MF: Get your body moving! We overthink and want to do this huge health overhaul when that’s not needed. Start small. Set a realistic goal such as moving for 20 minutes a day, and choose something you actually enjoy. Every week, add five minutes to that activity and once you notice the changes in your spirit and energy, you’ll be hooked.
BB: You need to get out of your comfort zone and know that you are ready for change. Know that you will need to eat clean and workout to reach your goals.
Are there any specific superfoods that people don’t eat enough of? If so, what are they and why do you recommend them?
EL: I’m a huge fan of turmeric because of how it helps with inflammation.
BB: I recommend adding kale, berries, chia seeds, sweet potatoes, chickpeas, turmeric, and salmon to your diet.
Who are some people in this industry that you admire most? Any specific fitness trainers or influencers?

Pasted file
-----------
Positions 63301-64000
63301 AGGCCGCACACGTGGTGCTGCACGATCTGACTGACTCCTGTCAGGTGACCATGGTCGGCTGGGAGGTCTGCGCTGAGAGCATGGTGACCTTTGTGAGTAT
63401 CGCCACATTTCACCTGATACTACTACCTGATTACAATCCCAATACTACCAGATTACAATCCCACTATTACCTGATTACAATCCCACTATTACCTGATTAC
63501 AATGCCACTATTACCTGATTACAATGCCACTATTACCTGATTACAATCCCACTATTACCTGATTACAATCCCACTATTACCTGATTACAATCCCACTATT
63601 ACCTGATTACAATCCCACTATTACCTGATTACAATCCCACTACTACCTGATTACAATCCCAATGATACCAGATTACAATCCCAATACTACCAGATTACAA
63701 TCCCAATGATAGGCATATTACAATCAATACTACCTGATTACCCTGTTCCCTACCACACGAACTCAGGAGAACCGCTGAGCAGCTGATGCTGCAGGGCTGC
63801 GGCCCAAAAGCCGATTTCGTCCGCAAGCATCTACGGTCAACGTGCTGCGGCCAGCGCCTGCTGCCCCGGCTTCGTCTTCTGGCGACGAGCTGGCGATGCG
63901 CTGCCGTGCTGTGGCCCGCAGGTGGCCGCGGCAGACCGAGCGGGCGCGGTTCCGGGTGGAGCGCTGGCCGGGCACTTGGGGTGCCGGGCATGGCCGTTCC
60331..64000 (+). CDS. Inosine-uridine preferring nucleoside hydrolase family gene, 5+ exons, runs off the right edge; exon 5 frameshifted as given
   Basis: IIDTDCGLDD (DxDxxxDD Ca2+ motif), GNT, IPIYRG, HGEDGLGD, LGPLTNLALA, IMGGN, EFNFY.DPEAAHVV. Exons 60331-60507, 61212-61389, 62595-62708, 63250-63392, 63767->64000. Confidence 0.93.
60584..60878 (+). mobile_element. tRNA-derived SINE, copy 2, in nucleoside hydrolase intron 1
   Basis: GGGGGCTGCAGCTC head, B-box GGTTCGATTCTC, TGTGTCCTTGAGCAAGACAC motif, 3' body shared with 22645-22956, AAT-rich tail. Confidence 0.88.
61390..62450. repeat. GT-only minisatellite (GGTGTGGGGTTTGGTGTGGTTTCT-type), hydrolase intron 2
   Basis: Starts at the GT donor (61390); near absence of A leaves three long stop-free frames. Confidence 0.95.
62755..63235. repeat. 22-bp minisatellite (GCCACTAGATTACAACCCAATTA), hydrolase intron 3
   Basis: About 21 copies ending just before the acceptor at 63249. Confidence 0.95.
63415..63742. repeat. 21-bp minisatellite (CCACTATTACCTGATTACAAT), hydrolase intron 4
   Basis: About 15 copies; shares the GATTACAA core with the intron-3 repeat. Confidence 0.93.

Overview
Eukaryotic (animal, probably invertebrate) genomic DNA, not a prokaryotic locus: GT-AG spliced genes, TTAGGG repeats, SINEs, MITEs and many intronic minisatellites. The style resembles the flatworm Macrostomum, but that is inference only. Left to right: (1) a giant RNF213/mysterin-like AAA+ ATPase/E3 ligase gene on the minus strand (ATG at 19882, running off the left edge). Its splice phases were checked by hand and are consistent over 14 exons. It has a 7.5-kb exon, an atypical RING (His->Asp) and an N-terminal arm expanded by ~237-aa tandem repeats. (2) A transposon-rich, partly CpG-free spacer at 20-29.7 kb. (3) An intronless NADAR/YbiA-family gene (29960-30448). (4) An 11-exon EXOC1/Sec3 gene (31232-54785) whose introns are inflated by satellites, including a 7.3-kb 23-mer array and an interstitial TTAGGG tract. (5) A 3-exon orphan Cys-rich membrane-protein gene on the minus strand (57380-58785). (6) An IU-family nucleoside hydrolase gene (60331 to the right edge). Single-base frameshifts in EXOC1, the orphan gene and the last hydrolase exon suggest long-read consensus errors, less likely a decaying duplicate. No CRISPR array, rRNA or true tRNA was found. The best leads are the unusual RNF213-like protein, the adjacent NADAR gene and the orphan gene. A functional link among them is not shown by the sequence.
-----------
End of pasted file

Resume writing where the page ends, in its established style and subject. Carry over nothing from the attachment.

MF: I’m absolutely obsessed with Massy Arias. Pure work, effort, and sweat has gone into her growth. She’s authentic and doesn’t sell “trends,” and as a fellow Dominican, I love seeing a Latina make such a powerful impact.
Are there any countries or cities that are really getting it right when it comes to incorporating health and fitness into their daily lives?
EL: I may be biased, but Dallas is an extremely active city and I feel lucky to be a part of a culture where working out is something people do for fun. Having a platform like ClassPass in our city allows people to take cycling, pilates, yoga, HIIT, meditation, etc. all under one membership. I’m such an advocate of people moving their body in different ways, and I’m grateful to be surrounded by so many incredible boutique fitness studios here.
TB: Italy—they see the importance of breaking bread. The family and community aspect is beautiful and is great for the mind and heart. In Italy, they take siestas—entire towns shut down during the day for a much-needed break. There’s a natural balance to the country. A lot of the work people do is still manual, people are always moving, and, hey, the wine is amazing. I love wine!
BB: Spain keeps a very healthy “Mediterranean diet.” The quality of good food, weather, and relaxed lifestyle helps people to stay fit and active all year. Personally, as a resident of South Florida, the local community is also doing a great job at providing those same essential things.
Header image courtesy of ClassPass.